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Monday, August 8, 2011

Review: 'Shut Your Eyes Tight'

By John Verdon
Crime fiction
July 2011
ISBN: 978-0307717894

Dave Guerney's second outing follows the same lines as his debut, Think of a Number. Guerney, a celebrated homicide detective whose wife wants him to stay retired, is tantalized by a seemingly impossible crime scene. In this case, a bridegroom enters a tiny cottage at his wedding ceremony to discover his new bride has been decapitated. It's all on videotape, yet the person who the victim went to see is never seen leaving the cottage.

Verdon's formula continues with Guerney promising his patient, passive-aggressive wife that he isn't cheating on her with his love of detection and that the quiet country life she adores is just what he wants as well. The reader knows Guerney's lying the minute he meets the psychiatric genius who was the bridegroom. He wants to step in and solve the case.

This is a great set-up. Unfortunately, the book is more than 500 bloated pages of Guerney's doubts, his conflicts with his wife and the official police investigating the case, and recapping the little that is known over and over and over again. Guerney, the great NYPD detective, is taken in by the promise of fame and fortune by an art collector who he never even Googles before going to the stranger's house. He keeps crucial information to himself, pretends to be Tony Soprano on an unauthorized interrogation and manages once again to be in jeopardy at the climax. His wife turns on a dime with no reason given. If Verdon had stronger editing and worked on the show, don't tell, this could have been an even stronger novel than his debut. If Verdon cuts the recaps and unnecessary information (a paragraph devoted to an open window late in the story kept me wondering who was going to come through it), and builds up the connection between the motivation in the case and his own emotional journey, the result would be fantastic.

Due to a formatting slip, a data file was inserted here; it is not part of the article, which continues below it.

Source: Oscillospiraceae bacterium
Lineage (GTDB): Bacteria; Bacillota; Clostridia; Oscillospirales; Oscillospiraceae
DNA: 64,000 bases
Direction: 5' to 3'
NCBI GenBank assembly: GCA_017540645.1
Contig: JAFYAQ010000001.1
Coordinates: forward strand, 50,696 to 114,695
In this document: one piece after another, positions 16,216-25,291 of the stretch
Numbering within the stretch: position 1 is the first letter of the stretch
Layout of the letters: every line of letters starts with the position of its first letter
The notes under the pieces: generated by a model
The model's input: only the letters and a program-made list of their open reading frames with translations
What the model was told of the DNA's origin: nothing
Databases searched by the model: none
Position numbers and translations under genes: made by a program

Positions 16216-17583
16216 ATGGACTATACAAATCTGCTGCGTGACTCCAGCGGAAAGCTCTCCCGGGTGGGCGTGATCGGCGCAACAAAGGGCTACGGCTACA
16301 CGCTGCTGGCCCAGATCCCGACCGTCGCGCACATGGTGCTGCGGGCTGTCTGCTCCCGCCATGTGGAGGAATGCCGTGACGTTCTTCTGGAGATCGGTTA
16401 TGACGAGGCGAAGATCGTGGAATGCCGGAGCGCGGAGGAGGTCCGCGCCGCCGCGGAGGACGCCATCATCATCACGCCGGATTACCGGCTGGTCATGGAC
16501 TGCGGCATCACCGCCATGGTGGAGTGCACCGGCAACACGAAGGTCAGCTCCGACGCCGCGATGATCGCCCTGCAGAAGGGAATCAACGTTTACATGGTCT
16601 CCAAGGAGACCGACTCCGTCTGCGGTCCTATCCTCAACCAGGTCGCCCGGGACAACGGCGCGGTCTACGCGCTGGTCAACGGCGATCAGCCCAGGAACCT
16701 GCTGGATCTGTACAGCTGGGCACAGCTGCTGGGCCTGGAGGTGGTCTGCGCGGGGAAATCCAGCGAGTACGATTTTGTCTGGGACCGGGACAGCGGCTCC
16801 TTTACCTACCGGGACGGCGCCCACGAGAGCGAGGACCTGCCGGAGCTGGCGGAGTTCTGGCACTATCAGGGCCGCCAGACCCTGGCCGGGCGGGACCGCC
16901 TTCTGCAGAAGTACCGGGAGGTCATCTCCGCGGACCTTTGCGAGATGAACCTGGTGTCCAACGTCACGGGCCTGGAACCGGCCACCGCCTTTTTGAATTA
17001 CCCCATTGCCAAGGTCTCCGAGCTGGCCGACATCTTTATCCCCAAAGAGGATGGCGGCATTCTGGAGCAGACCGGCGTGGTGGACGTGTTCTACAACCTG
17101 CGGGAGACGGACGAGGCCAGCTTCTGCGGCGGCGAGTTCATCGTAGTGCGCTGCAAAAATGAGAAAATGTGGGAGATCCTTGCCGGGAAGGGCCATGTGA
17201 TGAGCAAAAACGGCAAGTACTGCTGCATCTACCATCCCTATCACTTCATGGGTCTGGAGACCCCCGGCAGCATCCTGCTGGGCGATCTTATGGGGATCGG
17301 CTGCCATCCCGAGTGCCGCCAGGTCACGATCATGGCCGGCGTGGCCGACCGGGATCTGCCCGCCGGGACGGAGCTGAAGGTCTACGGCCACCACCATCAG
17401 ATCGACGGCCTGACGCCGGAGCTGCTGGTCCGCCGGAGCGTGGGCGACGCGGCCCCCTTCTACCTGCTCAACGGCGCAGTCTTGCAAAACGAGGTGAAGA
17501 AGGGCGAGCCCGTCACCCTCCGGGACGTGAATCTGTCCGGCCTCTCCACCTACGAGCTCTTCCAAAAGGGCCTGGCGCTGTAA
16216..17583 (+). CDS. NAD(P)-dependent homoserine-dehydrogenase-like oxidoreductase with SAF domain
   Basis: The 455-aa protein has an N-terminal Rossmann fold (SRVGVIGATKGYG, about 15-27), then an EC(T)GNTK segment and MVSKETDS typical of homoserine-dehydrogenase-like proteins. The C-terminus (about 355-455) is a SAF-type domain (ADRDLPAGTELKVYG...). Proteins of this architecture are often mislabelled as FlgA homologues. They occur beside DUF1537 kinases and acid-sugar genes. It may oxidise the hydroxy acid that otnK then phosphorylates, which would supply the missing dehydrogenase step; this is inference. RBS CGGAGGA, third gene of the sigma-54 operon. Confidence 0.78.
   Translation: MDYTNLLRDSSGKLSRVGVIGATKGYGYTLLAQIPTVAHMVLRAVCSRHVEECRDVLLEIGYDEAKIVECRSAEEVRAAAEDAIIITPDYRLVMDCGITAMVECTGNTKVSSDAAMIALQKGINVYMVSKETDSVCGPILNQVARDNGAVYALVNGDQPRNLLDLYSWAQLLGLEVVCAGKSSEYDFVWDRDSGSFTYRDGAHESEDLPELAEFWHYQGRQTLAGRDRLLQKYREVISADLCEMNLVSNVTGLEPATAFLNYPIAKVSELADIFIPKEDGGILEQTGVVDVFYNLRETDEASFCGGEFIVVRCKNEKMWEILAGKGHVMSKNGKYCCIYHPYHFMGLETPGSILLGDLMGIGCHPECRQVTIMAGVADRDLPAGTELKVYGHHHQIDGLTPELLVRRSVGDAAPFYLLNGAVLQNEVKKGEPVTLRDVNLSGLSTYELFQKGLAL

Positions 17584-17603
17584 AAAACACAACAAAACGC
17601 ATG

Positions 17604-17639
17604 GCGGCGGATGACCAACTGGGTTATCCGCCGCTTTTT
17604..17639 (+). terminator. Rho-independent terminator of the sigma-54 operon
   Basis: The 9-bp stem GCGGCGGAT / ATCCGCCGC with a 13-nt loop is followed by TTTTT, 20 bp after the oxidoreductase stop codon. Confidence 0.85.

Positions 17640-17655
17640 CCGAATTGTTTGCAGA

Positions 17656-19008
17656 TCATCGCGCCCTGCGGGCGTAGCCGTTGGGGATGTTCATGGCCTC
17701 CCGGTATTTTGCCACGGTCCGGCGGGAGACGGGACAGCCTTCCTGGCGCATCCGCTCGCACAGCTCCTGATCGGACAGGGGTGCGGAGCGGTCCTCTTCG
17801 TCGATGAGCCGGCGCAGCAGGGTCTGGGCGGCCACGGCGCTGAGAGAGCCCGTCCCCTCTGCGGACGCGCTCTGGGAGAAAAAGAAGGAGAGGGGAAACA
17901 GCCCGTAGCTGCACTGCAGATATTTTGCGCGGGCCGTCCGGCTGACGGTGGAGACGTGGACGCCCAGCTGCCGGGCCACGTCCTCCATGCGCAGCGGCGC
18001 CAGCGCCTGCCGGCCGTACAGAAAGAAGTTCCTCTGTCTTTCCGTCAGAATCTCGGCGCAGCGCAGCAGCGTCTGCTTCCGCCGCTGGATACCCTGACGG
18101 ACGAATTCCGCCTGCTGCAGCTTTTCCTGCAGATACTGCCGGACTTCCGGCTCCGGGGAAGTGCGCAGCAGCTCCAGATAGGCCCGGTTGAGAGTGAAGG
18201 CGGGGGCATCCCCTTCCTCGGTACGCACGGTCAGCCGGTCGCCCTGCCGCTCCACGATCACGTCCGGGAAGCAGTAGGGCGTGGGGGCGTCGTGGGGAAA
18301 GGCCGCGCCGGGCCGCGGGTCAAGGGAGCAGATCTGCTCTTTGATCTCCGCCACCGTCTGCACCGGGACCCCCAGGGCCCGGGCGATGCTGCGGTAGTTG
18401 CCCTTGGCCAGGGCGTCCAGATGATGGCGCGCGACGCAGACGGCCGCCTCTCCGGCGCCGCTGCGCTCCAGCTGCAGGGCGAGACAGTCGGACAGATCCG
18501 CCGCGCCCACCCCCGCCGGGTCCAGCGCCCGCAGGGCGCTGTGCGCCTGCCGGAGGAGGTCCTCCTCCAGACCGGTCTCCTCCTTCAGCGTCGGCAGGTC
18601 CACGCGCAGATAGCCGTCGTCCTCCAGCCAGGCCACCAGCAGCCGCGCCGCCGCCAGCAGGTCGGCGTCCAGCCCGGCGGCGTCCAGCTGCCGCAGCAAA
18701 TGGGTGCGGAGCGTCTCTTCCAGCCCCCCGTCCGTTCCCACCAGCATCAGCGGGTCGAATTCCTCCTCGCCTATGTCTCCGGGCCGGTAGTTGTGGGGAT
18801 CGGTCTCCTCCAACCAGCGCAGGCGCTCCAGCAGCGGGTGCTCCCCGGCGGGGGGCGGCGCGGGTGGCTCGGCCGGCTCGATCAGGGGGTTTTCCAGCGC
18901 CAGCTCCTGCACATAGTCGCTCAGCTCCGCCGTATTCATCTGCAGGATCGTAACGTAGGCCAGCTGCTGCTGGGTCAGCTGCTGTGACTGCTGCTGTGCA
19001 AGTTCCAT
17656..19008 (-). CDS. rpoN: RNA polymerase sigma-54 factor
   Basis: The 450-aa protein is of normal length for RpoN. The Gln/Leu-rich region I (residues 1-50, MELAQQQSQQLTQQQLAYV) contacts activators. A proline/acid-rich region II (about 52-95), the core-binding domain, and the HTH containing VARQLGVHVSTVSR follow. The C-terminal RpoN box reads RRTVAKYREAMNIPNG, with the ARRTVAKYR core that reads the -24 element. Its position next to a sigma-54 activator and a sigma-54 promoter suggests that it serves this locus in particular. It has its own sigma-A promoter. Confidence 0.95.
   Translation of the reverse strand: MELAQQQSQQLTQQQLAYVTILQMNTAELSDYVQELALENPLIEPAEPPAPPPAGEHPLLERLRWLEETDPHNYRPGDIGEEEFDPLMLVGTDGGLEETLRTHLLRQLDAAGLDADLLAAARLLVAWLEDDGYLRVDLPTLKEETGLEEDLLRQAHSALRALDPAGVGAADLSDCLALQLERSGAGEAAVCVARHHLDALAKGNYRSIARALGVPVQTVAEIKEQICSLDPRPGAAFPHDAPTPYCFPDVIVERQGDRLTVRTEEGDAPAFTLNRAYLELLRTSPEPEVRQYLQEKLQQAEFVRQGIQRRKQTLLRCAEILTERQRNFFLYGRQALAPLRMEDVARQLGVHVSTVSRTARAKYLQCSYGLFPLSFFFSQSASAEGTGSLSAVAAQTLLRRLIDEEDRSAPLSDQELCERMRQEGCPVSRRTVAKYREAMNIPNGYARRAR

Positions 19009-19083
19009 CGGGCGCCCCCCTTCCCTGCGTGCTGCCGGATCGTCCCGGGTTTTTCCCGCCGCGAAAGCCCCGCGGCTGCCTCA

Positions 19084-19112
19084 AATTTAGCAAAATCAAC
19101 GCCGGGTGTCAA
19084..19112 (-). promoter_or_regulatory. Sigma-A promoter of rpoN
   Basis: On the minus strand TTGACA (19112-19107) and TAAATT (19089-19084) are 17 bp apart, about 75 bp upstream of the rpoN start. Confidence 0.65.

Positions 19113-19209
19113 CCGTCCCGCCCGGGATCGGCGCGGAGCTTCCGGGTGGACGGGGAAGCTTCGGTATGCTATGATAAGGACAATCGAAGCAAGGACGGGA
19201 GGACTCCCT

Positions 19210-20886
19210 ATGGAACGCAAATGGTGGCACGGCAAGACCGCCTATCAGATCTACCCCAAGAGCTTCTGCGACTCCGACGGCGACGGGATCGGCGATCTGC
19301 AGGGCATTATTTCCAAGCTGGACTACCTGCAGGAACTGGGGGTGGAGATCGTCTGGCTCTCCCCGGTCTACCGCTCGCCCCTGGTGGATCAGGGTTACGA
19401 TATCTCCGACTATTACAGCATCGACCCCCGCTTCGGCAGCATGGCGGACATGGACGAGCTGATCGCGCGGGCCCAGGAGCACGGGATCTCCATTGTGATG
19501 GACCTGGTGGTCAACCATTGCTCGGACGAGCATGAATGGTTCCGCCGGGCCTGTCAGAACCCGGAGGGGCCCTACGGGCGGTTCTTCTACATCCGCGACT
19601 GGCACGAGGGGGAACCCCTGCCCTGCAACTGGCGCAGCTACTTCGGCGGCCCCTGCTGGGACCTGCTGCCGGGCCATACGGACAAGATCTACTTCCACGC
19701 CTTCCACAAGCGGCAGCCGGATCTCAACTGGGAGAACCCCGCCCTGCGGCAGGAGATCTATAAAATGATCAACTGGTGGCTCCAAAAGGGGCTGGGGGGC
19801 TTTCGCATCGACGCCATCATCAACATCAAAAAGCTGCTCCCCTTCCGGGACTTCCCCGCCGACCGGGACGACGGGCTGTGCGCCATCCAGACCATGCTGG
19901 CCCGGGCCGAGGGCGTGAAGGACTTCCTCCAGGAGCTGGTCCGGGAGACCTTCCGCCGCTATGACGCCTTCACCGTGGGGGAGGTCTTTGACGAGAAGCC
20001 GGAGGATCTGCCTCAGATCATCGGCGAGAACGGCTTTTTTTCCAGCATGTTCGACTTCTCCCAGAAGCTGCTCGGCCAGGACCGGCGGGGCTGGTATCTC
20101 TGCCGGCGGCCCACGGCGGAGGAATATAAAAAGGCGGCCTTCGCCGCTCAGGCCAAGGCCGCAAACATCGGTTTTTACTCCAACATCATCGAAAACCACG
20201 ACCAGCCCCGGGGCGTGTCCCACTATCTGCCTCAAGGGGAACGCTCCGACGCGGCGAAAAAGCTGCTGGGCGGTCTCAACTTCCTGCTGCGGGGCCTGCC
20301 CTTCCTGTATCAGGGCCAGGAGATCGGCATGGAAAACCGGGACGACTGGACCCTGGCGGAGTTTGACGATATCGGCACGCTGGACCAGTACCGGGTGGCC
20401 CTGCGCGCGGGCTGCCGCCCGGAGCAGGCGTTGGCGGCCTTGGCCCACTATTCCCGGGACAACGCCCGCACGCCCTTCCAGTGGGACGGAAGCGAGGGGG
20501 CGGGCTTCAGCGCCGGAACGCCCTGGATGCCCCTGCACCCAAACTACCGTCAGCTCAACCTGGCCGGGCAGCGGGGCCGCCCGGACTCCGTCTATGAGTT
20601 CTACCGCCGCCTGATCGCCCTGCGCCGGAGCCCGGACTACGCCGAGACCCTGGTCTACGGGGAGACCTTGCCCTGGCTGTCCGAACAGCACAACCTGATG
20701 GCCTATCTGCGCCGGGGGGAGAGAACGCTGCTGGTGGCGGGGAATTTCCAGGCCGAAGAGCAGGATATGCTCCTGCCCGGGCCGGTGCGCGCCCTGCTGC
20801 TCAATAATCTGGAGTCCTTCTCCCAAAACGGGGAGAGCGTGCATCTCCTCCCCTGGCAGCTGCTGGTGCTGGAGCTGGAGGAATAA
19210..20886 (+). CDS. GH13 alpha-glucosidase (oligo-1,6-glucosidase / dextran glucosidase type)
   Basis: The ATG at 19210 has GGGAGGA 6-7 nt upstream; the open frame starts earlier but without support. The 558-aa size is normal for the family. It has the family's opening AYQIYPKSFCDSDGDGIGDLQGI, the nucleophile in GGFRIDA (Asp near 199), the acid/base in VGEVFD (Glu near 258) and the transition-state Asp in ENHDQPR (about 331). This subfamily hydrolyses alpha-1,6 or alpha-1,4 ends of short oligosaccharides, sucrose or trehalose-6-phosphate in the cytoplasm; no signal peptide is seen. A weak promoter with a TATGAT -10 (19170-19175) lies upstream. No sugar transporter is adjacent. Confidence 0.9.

Verdon has a great character with the potential for a fascinating personal journey through his wishes and dreams as they are shown through his personal and professional pursuits. But for that journey to take place, the formula of the first two books in the series needs to be left behind. Verdon has shown he can do this in such scenes as the initial class sessions in this second outing. That's the Dave Guerney who is most believable as a top cop who won't let go of a murder until it's solved.

©2011 All Rights Reserved CompuServe Books Reviews and reprinted with permission

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